Although newspapers in Newark and other cities in the shadow of NYC always managed to make do, usually on a steady diet of B-grade syndicate features, there was an exceptional receptiveness at these papers to local features.
Blog reader Fram, who braves the dark waters of the Google Newspaper Archive in spite of an annoying interface, spotty coverage and buggy digitization, discovered the feature sampled above, perhaps the earliest local feature to appear in the Newark papers.
The Newark Call began publishing a weekly strip by Louis Kniep in their Sunday edition on or before October 15 1905. (Most of the dates cited in this post will be approximations — many issues of the Call are missing from the Google archives.) The strip usually starred animals, though none were nominated for star billing for a long while. The strips are certainly not notable for quality of art or gags — in fact they are quite firmly in the amateur category. What is notable is the level of cruelty and violence depicted — Fram aptly described them as outdoing Tom and Jerry in that department, practically verging on Itchy and Scratchy territory.
Starting in September 1906 a dog named Towser takes star billing on occasion, and kids named Peter, Freddy and Tommy are named more than once. By 1907, though, Towser has been renamed Fido, and Fido he stays for awhile.
Finally in September 1907 Kniep makes a breakthrough and comes up with a consistent star player he calls the Wooden Man. Other than being drawn in a weird blocky way, the substance he’s made of doesn’t seem to be a major plot consideration, but hey, at least Kniep finally made the effort to develop a running character. The Wooden Man’s horse, also presumably wooden, is more memorable than his master — he sports a belly-side door in the Trojan style.
While Kniep was zeroing in on the comic strip convention of recurring characters, his writing was getting increasingly disjointed. Not that Kniep’s work was ever the model of clarity, but some of the strips I perused near the end of the run were downright incoherent. Finally the Call seems to have had enough and the series ends on or soon after April 12 1908.
So, besides the minor novelty of this amateurish local comic strip lasting over two years, what can we say of interest? Fram offers this nugget — he did a little digging on this Louis Kniep fellow and discovered that a Newark native by this same name competed as a gymnast in the 1904 Olympics! If it is the same fellow, he was about as good a gymnast as he was a cartoonist. He placed 44th in his best event.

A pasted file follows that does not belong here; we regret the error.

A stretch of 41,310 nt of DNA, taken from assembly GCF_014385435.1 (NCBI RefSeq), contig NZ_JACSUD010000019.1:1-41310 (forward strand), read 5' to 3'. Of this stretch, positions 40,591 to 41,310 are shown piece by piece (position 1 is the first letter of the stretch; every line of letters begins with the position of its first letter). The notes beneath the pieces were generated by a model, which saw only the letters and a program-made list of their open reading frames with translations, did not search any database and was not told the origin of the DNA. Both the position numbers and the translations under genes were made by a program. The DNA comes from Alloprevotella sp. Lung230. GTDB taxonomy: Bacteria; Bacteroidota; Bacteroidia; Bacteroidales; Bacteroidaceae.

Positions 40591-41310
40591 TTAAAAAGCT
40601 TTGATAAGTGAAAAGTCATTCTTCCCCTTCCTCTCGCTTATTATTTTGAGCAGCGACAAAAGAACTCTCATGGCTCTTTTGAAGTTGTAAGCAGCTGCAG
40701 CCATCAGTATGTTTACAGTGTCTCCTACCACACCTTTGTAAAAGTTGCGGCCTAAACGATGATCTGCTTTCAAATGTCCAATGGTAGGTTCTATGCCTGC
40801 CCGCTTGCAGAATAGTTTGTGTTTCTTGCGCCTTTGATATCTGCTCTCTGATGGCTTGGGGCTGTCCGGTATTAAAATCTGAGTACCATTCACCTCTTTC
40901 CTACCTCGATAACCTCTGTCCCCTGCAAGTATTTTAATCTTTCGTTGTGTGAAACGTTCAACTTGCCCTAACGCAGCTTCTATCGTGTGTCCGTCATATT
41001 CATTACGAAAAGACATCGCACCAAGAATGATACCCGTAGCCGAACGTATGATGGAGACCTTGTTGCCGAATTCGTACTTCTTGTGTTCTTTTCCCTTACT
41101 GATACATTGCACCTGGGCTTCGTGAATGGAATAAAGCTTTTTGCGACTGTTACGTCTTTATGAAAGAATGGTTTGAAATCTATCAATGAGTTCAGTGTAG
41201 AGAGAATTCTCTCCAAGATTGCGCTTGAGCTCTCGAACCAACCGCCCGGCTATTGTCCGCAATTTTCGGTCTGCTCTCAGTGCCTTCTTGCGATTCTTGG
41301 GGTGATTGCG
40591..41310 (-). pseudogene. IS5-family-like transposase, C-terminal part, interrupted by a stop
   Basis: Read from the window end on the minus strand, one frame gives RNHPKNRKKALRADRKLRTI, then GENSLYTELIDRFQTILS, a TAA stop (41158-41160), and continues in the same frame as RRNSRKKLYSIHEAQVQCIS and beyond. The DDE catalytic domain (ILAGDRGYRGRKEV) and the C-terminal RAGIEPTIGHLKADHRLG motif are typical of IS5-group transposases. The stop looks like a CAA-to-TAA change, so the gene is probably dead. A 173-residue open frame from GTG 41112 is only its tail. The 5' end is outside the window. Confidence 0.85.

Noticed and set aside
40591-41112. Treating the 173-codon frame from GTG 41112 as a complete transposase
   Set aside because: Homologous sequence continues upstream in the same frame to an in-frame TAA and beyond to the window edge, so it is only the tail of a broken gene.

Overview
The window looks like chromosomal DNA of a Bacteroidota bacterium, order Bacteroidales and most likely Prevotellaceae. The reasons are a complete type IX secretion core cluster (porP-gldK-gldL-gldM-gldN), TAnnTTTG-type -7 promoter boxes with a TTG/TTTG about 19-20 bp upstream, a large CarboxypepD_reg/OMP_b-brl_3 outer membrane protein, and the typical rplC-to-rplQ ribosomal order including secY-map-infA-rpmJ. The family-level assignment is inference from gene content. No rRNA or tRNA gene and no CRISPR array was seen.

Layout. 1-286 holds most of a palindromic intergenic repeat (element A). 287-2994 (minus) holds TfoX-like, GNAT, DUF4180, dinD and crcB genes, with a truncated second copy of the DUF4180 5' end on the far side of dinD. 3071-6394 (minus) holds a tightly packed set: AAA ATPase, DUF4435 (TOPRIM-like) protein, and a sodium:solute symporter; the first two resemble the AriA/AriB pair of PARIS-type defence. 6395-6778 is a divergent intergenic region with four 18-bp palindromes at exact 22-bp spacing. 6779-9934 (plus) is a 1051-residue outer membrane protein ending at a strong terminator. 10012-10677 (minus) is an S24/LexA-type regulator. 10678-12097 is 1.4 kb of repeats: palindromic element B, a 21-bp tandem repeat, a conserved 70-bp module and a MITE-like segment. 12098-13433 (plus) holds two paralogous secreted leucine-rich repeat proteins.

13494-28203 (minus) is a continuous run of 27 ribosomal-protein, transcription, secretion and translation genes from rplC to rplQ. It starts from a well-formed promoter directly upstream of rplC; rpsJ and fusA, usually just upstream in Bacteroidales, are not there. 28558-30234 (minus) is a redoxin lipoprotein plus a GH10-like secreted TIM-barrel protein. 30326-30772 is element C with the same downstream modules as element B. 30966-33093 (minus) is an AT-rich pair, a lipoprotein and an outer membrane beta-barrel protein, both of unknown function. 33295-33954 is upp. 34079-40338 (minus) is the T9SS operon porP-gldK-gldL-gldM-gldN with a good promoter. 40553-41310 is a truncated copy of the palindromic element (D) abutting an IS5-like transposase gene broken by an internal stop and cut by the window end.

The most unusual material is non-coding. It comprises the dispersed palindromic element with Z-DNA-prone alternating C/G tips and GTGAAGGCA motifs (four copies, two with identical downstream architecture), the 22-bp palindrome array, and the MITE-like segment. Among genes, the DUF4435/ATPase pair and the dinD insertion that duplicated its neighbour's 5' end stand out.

Here’s a strip that lends itself to a little ‘inside baseball’ on comic strip research. Doddlesby’s Home Tasks is a Chicago Daily News strip of 1901. I indexed the Daily News by ordering the microfilm of the paper through inter-library loan, five months of reels at a time. The Daily News was notoriously cavalier about naming their strips, so I took voluminous notes on the strips that appeared and went over them with a fine-tooth comb to determine which represented continuing series.
Doddlesby’s Home Tasks, a cute little gem about a fellow who can’t seem to successfully fix anything around the house, was easy to recognize as a series once the main character was named. Unfortunately that happened months into a very sporadic run, and cartoonist Charles Fletcher Batchelder did many non-series strips and panels at the same time to throw me off the scent. Unfortunately, once I’d finally recognized the strip as a series, the previous batch of microfilm reels had been sent back to the lending library and my notes, copious as they were, did not yield a start date for the series prior to the naming of the main character.
Perhaps not fascinating information, but it is my excuse for now saying that the series first gained a named star on October 15 1901, but that the proto-series predates it by a few months. I can say with authority, though, that the series last appears on November 14 of the same year. So there.
Thanks to Cole Johnson for the samples!